- Calhoun Kersten writes for The Scorecard Review, and he also has a blog called “Confessions of a Self Proclaimed Megalomaniac.” This TSR Blog is the first half of his article: Insidious is less than insidious
It’s hard to make a solid horror film these days. Sure, they’re cheap to produce and they’re pretty much guaranteed box office returns, but now more than ever, there seems to be a constant struggle between the corporate aspects of Hollywood and the artistic intentions of the cast and crew. Or at least, that’s what seems to be part of the problem of with the latest directorial effort from the creators of the Saw franchise, James Wan and Leigh Whannell. It’s not for a lack of trying, but rather, trying to cram a little too much that makes Insidious falter when it had such potential.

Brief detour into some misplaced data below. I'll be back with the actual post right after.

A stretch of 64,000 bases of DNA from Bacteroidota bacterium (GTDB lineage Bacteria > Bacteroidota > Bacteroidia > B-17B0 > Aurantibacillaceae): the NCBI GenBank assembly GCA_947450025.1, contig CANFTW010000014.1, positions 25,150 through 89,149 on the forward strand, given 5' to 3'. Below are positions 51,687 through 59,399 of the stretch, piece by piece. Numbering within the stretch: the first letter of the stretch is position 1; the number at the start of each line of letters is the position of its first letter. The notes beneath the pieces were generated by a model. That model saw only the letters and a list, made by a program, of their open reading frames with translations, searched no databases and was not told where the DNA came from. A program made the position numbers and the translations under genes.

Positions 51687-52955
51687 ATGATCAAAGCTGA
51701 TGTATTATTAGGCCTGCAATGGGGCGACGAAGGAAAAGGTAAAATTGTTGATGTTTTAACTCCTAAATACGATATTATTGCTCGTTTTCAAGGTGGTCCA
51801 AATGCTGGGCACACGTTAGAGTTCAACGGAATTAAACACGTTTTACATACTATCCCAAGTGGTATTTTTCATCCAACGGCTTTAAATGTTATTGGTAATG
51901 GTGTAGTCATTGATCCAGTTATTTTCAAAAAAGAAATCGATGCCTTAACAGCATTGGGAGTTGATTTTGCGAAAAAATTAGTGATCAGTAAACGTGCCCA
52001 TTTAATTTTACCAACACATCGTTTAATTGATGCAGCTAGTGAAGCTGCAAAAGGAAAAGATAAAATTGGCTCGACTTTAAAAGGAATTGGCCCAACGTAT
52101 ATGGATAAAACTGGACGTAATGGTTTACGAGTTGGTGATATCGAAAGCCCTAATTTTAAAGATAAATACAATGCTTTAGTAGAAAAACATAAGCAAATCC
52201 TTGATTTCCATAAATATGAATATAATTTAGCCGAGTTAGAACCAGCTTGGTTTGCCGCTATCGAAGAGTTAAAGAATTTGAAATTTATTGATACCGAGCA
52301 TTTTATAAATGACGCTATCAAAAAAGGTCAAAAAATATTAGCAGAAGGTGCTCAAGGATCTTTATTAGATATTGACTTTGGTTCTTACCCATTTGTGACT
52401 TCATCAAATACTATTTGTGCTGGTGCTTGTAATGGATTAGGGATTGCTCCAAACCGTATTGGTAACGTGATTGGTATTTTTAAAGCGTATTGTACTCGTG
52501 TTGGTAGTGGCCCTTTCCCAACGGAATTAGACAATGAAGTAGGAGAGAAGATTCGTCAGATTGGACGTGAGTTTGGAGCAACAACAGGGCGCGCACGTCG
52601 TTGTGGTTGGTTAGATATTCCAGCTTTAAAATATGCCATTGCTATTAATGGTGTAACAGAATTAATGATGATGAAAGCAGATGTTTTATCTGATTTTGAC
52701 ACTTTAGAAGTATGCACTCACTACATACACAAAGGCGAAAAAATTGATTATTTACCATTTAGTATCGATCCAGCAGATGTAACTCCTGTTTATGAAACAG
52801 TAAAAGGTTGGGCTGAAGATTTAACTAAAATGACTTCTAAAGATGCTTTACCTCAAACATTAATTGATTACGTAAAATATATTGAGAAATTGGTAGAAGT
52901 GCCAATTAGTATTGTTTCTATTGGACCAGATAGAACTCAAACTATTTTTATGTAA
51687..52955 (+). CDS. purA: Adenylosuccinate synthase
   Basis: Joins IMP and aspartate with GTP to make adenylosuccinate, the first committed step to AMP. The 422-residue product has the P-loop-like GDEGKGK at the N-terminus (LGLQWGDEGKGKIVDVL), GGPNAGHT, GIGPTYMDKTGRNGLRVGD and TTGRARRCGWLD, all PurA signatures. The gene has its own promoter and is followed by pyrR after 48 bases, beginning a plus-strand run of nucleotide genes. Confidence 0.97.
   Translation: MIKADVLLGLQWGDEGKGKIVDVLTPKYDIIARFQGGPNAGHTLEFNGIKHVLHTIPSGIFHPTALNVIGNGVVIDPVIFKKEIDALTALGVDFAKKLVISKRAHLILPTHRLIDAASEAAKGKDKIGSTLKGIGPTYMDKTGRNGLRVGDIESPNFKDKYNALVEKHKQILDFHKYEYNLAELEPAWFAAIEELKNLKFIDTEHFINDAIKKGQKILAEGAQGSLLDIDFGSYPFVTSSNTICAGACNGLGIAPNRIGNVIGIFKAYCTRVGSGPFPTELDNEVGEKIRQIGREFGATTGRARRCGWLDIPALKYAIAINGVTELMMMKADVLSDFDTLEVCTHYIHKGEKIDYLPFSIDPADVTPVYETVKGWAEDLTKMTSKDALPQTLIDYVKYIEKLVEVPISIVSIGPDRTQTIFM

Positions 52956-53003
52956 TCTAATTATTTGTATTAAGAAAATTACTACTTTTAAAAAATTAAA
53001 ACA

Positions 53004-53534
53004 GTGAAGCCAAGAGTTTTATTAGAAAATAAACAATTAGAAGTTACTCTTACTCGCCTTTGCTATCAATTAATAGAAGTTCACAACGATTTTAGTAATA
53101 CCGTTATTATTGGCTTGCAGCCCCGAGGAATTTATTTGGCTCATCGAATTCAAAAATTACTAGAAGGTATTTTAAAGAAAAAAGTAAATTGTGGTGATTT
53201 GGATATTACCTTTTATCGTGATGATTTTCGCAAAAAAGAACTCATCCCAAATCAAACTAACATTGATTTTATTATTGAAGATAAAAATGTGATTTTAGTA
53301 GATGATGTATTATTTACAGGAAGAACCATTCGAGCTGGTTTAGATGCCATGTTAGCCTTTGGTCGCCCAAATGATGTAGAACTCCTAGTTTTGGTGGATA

Honestly, one of the biggest issues with the film is an issue of casting. Patrick Wilson, who is normally a truly talented actor, is so one note for the majority of the film that when they attempt to give him any depth or character development, it seems so foreign that I found myself wanting the rigid and formulaic man I’d seen for the first half of the movie. Even Rose Byrne, who has proven herself more than capable to tackle both dramatic roles and comedic ones, comes off as all wrong here. Maybe it’s just my familiarity with her work or my unabashed love of the roles she chooses, but all through Insidious I couldn’t remove the fact that I was watching Rose Byrne onscreen. As Ellen Parsons in Damages, she completely sold me on it. Even in Bridesmaids, she disappeared into the role. Something about the casting of Rose Byrne as a frumpy hausfrau just doesn’t ring true. Sure, she sells the moments of horror, but as a character, there was a lot to be desired.